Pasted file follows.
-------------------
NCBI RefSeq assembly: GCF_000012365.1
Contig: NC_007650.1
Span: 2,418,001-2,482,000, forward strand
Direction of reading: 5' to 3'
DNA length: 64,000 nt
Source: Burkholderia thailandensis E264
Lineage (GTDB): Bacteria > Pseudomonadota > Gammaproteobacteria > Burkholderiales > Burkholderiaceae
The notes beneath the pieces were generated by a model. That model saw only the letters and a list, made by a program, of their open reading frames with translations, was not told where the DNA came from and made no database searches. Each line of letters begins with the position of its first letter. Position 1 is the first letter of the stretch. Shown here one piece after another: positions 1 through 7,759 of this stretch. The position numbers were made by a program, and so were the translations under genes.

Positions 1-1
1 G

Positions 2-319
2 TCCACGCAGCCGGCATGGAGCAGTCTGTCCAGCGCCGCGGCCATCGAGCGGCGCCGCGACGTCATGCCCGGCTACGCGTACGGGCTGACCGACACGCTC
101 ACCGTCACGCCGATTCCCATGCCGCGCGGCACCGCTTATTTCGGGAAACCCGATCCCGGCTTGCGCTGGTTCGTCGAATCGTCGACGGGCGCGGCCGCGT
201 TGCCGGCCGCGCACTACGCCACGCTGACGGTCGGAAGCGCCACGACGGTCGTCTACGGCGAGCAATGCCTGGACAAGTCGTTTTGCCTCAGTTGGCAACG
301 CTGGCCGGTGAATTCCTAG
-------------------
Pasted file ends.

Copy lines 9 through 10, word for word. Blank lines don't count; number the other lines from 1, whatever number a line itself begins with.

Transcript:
Positions 1-1
1 G